Time and money. Ultimately, that’s what it’s all about, isn’t it? Time and money. Time has a single purpose: saving it. Money, on the other hand, has a dual purpose: saving it and, of course, making it. Just about everything we do can be motivated by saving time and money, by making money (too bad you can’t make time, now that would change things, wouldn’t it?), or a combination of any of these three. In the end, though, it’s all about making money: saving time makes money; saving money makes money; and, well, the last is obvious.
Some events make it simple to realize that you have achieved a positive gain on time and money. In these cases, the gain has been immediate, clearly recognized, and sometimes even documented for you. Go to a supermarket, buy something on sale, and there is your money savings recorded for you on your receipt. Easy. Take a shortcut on a journey; a simple glance at your watch tells you how much time you have saved. Easy. Post that unused item in the want ads; someone gives you cash for it. Easy.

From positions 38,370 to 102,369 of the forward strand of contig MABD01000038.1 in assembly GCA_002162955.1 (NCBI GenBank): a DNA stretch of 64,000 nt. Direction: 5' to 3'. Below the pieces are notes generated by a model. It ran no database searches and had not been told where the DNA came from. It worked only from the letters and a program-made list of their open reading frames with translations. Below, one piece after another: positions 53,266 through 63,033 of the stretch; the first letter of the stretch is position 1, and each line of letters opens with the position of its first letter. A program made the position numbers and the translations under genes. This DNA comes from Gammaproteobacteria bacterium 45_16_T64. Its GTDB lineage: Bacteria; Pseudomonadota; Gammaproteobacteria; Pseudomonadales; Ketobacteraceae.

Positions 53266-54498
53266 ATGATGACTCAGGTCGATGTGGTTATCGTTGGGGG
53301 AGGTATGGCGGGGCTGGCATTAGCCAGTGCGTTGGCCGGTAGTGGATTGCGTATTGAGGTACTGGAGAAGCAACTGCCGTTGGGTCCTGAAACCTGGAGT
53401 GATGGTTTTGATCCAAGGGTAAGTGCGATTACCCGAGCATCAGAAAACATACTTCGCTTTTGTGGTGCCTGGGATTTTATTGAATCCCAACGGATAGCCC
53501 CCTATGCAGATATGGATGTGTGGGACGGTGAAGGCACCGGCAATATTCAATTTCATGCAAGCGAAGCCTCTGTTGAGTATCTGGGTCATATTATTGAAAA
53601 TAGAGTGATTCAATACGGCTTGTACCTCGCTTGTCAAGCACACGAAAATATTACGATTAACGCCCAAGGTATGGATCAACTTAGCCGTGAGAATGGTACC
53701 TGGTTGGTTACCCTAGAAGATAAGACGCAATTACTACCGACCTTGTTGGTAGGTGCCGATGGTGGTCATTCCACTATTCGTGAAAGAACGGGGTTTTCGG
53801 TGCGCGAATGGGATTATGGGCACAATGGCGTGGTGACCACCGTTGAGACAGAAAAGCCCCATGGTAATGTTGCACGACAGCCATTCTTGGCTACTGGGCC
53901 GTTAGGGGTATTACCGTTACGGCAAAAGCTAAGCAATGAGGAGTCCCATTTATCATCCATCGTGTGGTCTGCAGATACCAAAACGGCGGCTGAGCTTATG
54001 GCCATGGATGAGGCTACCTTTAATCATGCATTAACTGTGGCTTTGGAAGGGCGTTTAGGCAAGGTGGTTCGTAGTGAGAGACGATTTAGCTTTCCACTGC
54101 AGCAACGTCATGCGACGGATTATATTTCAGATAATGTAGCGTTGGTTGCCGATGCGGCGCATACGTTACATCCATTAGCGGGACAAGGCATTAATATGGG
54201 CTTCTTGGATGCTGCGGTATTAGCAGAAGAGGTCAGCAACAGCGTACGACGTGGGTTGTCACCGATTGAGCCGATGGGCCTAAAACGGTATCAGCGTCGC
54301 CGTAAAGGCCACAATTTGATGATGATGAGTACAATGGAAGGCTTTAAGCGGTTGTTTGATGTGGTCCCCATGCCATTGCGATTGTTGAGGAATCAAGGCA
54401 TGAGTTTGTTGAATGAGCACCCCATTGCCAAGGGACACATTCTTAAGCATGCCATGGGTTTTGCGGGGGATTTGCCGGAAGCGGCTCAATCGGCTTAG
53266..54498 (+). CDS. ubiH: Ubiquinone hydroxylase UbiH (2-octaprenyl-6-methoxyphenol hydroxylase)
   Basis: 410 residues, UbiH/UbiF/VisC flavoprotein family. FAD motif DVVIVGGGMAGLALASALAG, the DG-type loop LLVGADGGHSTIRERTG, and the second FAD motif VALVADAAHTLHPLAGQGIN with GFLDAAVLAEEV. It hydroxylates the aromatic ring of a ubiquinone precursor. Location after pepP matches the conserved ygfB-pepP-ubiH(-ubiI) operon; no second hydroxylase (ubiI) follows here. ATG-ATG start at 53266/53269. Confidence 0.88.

Comprehending your time and money gain on communication, however, is not so obvious. This is true for a number of reasons. The actual loss of time and money might never have been documented or considered, so there is no basis for evaluation. The time from initiation to implementation for a communication project can be months, sometimes years, and unless time and money are carefully tracked, there can be an enormous disconnection between the before and after.
I like to think about measuring your time and money gain in communication as a journey. Whenever you take a trip—whether it’s a simple jaunt to the supermarket or an extended vacation—you always know where you are starting from and where you are going. It’s the same way with communication: you must know where you are starting from and where you are going.